Boyle was a late call-up to take the managerial reigns at Eamon Byrne Memorial Park. Promoted from Division 2 under Joe McBrearty’s watch, the tap kept dripping on Killybegs’ playing pool as several players answered emigration’s beckon.
Boyle says: “There was a bit of a lull at the AGM and there didn’t look to be any sign of a manager stepping forward. I had been there before and had been speaking to Sean Connor, who was free from his time in the League of Ireland, and Shea Murrin, so I decided to put my name forward.
“Joe done well to get them promoted, but they got promoted under a low ebb because we knew that we were losing players.
“It was really just to get stability in the club with the senior team. I knew it was going to be very hard and it has turned out that way in the League – but it has been an amazing run in the Championship.”
Since their League fate was all but sealed, Killybegs have been all out for Championship. They didn’t travel to Gaoth Dobhair last Sunday to ensure the deck is as full as can be for this weekend. Brendan Faherty and Conall Molloy will again be on board with both jetting back from America – Faherty from Chicago and Molloy from New York – for the game.
“We wouldn’t have beaten Malin, with all due respect, without taking home the two lads, Brendan Faherty and Conal Molloy,” Boyle says.
“It wasn’t easy on Malin in the semi-final. They had beaten us in Fintra and beaten us up there. After beating St Eunan’s, I’m sue it was very hard for their manager to rev them up to play Killybegs. It was the first time they were in that position. We had sort of been through it earlier this year with the Gaoth Dobhair game and the MacCumhaills game. Malin was just another game for us and maybe we went into it with more experience of just going to play the game.
“We have been unsuccessful here for a number of years at underage level. It’s very hard to ask young lads then to step into Division 1 football to try and pull us out of the fire, but the likes of young Eoghan ‘Ban’ have filled the voids well so far.”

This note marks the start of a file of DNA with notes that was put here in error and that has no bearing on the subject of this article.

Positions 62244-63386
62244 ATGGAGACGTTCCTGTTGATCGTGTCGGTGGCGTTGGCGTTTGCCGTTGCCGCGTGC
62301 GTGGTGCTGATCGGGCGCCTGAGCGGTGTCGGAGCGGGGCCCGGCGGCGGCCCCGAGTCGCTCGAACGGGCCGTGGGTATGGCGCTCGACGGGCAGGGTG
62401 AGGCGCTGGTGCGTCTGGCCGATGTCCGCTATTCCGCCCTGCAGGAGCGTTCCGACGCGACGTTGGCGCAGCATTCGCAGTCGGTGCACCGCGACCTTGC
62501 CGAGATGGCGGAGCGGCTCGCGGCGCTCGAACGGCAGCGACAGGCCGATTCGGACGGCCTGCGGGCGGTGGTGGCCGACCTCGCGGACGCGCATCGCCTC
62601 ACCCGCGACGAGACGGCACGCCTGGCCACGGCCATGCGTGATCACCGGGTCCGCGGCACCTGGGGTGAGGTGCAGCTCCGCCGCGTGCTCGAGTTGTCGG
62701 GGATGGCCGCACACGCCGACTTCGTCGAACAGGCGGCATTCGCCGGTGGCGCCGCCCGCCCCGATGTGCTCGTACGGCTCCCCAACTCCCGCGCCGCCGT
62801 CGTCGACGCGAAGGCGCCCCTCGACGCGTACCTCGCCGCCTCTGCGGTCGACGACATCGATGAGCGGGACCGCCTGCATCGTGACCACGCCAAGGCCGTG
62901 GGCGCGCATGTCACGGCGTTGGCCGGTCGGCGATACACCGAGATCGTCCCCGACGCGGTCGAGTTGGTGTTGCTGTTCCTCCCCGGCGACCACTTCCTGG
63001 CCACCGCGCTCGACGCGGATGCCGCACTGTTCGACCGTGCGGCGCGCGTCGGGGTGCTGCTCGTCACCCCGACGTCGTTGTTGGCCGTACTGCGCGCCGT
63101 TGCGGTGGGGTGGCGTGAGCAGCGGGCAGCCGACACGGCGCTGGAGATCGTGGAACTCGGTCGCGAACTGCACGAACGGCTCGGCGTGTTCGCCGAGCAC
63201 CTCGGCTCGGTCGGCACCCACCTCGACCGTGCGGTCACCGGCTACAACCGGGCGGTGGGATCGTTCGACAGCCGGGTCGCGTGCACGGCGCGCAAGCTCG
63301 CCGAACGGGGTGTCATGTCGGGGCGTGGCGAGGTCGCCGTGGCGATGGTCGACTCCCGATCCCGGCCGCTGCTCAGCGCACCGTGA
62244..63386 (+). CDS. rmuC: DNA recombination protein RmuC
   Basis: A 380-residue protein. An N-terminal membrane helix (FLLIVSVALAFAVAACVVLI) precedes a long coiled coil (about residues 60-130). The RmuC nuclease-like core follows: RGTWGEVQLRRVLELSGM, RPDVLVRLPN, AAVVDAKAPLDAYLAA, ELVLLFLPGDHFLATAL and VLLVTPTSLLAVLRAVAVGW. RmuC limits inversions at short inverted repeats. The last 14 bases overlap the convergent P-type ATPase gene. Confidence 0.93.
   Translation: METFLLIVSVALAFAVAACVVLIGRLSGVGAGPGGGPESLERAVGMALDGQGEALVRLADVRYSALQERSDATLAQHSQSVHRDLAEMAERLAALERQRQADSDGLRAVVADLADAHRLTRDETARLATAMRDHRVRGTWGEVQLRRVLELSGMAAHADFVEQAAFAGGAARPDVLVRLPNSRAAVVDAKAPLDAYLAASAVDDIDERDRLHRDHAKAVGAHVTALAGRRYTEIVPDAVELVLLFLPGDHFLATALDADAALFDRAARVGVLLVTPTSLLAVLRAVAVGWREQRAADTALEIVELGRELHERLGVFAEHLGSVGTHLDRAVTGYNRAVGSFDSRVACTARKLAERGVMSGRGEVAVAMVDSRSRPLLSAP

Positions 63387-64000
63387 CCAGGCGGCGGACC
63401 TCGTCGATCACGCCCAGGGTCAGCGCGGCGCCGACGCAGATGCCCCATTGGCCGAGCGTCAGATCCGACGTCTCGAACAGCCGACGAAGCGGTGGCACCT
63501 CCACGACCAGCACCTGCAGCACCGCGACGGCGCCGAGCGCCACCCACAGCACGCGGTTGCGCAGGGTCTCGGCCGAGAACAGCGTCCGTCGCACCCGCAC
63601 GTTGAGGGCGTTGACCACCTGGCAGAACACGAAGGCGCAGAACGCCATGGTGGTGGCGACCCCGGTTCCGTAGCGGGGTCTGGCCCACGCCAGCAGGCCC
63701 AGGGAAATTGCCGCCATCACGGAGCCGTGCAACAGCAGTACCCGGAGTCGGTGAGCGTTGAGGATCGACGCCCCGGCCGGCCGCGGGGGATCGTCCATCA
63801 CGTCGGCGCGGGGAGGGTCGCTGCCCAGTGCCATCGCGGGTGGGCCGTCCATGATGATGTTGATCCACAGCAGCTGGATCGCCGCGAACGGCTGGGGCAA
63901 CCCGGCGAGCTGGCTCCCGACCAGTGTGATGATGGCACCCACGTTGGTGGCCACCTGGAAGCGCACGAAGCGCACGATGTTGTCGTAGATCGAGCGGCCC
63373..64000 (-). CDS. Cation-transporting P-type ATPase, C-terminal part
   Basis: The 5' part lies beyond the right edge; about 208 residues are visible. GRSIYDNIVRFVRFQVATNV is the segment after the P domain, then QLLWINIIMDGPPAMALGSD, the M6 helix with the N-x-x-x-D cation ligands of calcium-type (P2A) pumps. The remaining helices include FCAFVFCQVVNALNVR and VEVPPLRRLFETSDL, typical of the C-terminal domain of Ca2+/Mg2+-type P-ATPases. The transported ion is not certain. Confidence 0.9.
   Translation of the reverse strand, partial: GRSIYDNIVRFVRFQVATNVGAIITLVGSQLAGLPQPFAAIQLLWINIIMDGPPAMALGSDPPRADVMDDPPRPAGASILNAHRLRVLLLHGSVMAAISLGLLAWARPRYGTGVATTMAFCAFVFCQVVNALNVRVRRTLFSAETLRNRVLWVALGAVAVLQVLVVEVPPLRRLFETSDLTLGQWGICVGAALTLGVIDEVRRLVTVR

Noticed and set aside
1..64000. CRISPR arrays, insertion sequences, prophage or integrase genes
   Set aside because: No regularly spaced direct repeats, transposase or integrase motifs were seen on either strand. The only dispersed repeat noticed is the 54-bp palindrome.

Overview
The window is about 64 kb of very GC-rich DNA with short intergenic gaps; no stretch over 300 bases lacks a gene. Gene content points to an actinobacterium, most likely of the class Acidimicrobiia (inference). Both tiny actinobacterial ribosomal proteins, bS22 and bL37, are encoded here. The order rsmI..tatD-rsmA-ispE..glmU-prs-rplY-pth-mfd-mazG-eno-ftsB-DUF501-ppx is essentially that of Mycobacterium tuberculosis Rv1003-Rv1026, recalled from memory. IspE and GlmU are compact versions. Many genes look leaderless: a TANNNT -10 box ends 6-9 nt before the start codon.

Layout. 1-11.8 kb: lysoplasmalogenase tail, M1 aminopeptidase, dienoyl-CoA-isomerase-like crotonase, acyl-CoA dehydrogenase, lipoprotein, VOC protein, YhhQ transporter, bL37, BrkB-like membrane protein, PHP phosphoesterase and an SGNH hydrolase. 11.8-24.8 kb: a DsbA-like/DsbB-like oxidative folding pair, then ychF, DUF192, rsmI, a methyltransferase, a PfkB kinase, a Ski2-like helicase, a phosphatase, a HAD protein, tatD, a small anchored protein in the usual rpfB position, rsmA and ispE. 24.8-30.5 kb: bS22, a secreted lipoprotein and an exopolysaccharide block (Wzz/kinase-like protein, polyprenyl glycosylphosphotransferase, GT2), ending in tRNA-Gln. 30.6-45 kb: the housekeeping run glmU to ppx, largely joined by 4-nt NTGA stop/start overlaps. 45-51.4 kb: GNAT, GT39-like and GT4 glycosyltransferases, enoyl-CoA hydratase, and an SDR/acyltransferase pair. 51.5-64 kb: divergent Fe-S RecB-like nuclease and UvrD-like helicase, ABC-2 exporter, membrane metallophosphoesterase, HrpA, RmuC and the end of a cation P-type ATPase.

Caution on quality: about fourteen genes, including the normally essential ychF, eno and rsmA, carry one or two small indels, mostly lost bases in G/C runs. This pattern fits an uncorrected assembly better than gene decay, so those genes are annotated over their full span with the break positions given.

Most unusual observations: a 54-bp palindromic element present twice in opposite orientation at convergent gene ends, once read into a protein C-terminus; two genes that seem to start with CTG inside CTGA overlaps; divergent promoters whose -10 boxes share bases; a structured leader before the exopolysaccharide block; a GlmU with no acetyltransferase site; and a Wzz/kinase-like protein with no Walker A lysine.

Three years ago, Killybegs reached the county final, but there was a real feeling in their camp that they’d left something behind that day in Ballybofey.
Naomh Conaill were comfortable winners and Killybegs had been left to reflect on serious injuries the previous week that prevented Pauric Gallagher and Barry Cannon from togging out.
Boyle was a mentor to Peter McGinley that year. He says: “2010 was a disaster really. They got a massive result against Four Masters. They man-marked Dunnion and Lacey and everyone in the town got a big lift.
“Naomh Conaill were, and still are one of the top teams in the county. It was very disappointing for David Conwell, Daniel Breslin, Shane Molloy and these guys who have given great service and on the big day they didn’t do themselves justice.”
It was the first time in fourteen years that Killybegs had been in a county final. To not do justice left deep scars.
The players still talk of that day they watched Naomh Conaill click through the years and win Dr Maguire.
“They do because that was their day,” Boyle says.
“County finals, at one time when I was starting off, it seemed as if the club would get to one every year with that great team. That isn’t the way now and when you get to a final you have to take the chance. The lads felt as if the chance had slipped.”
Killybegs have become used to having their toes tagged with the underdogs badge, but it’s nothing new.
“If we play anyone we’ll be underdogs,” their manager says matter-of-factly.
Confidence was always a trait associated with Killybegs – and Boyle clearly believes that the team he has at his disposal can take the ultimate step this weekend.
He says: “Realistically they won’t have to play that good to beat us. We will have to play well to beat them, but if we play well, if our Jason Noctors, Christopher Murrins, Benny Boyles and Hugh McFaddens play well, we’ll win. They need to be playing well.
“We are really looking forward to it. It’s another game, although a massive one.”